Teams playing that kind of lock down defense are going to win their share of games. I’ve watched a ton team sports over the years. And the one inescapable truth is that great defense is the result of good communication and trust.
That’s how the Mids played throughout the season. And as a result, they were in just about every game all the way to the end. And that’s what brings me to the third reason the Navy Women’s Soccer team is wearing the crown as Patriot League champions.
#3: Staying Calm Under Pressure
On September 21st, the Mids defeated Colgate 1-0. That was the first of 12 straight games where the outcome was either decided by one goal or it resulted in a tie. The team went 9-1-2 during that stretch that went all the way through the Patriot League Championship game.
These women are some really cool customers. They simply do not get rattled. And the best example I can give you comes from the league championship game against Army.
Earlier in the season, the Mids beat the Black Knights in their Star Match 1-0. Midfielder Carolyn Mang scored in the 74th minute. That goal stood up, giving Navy the win.
So when Army scored first less than 20 minutes into the championship game, there might have been cause for concern. Past history indicated that goals were at a premium when these two teams got together. Not only could the Mids not afford to give up another goal, they had to figure out a way to score two of their own if they wanted to leave with the trophy.
And they found a way to do it too. It all goes back to that sense of family that Coach Gabarra has created. These players trust and believe in each other. And to quote Gabarra in the post game interview, “Navy women’s soccer players never go down without a fight . . . This team is mentally tough . . .and they are all very close.”
That toughness was very evident coming out of the half. Navy’s defense tightened the screws, and the Black Knights only managed one shot the rest of the way. Then, the offense found it’s footing.
The Mids Close the Deal
In the 61st minute, Navy took advantage. You can see it in this video starting at the 1:12 mark.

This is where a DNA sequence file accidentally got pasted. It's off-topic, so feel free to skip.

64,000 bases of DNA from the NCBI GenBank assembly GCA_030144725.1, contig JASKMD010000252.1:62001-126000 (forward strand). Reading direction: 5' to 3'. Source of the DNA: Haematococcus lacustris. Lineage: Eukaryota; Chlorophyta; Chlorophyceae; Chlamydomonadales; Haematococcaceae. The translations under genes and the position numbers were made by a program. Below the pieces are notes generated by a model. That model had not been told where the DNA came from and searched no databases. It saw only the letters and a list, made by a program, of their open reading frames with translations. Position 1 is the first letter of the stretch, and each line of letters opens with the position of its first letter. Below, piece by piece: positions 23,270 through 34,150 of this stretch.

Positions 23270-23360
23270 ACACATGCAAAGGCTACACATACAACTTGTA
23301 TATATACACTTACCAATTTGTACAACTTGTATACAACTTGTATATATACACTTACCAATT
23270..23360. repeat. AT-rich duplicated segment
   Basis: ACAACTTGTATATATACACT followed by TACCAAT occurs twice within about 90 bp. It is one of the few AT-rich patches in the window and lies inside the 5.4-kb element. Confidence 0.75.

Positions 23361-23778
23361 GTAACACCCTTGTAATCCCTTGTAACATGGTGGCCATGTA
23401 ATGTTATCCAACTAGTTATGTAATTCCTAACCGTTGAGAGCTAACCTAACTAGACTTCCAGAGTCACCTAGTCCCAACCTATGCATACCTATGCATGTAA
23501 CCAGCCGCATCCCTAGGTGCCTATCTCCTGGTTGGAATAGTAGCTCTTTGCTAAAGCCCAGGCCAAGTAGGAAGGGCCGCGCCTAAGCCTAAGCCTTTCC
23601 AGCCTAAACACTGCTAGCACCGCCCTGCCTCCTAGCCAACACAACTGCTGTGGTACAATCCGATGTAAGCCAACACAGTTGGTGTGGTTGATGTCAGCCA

Emily Keast headed a loose ball to Carolyn Mang at the top of the box. Mang played the ball off her chest where it dropped right down in front of her.
It bounced up waist high, but the Navy sophomore calmly bumped it back down with her hip to her left side. In the next motion, Mang swung her left leg through, delivering a low shot to the right side that got underneath the Army goalkeeper’s outstretched arms. The game was tied 1-1.
Eighteen minutes later, Victoria Tran untied it. She got control of the ball off of a throw in to the box from Sadie McCaleb. While trying go get some operating room, Tran went down before she could get off a shot.
But she never lost her focus. The ball bounced off a defender and came down in front of her. Tran had landed in a seated position, but had no real angle to shoot because of where her body was facing in relation to the goal.
So without even thinking, she spun herself around from that seated position, which gave her the angle she needed to take a shot. The ball found the back of the net on the far left side. Click here to watch the goal starting at 2:30. The Mids had taken a 2-1 lead on a memorable shot, and they held off Army the rest of the game to claim their fourth Patriot League title.
That Wraps It Up
There are your three reasons why Navy was the league champion in 2019. Coach Carin Gabarra’s leadership has established a championship culture at the Academy that is built to last. Everything she does is with an eye towards developing her players and promoting the program to increase its visibility on as many levels as possible.
Specific to the 2019 Navy Women’s Soccer team, they used a stifling defense to constantly frustrate their opponents. Holding them to a half goal a game average ensured that the Mids would be competitive in pretty much every game.
Finally, these women always kept their composure. They never panicked. Even if the game wasn’t going that great, they believed in each other enough to know that if they just kept getting after it, things would eventually turn around. And they usually did.
One Final Thought
There is one other thing I noticed when putting this feature together. When writing about other teams, I use their respective rosters to find some nice individual action shots for inclusion into the story. For example, since I mentioned Carolyn Mang and Victoria Tran, I wanted to add something other than their formal photo.
But I couldn’t find any individual action shots. I even went through the entire roster (19 players) and couldn’t locate a single one. Each player profile had the same group shots of the team.
That’s when a thought occurred to me. I figured they had to have dozens of individual shots in their files available to upload. After all, why go shoot photos at a sporting event and not capture some cool ones of the players in action?
Now this is pure speculation, but it makes sense based on what I’ve learned about the Navy Women’s Soccer team. Maybe the decision was made not to go with individual action shots in the roster. Maybe they only wanted those capturing team celebrations.
That totally fits with what these women are all about. They give 100% every game, and they play hard for each other. And all they do is win.
Until next time . . .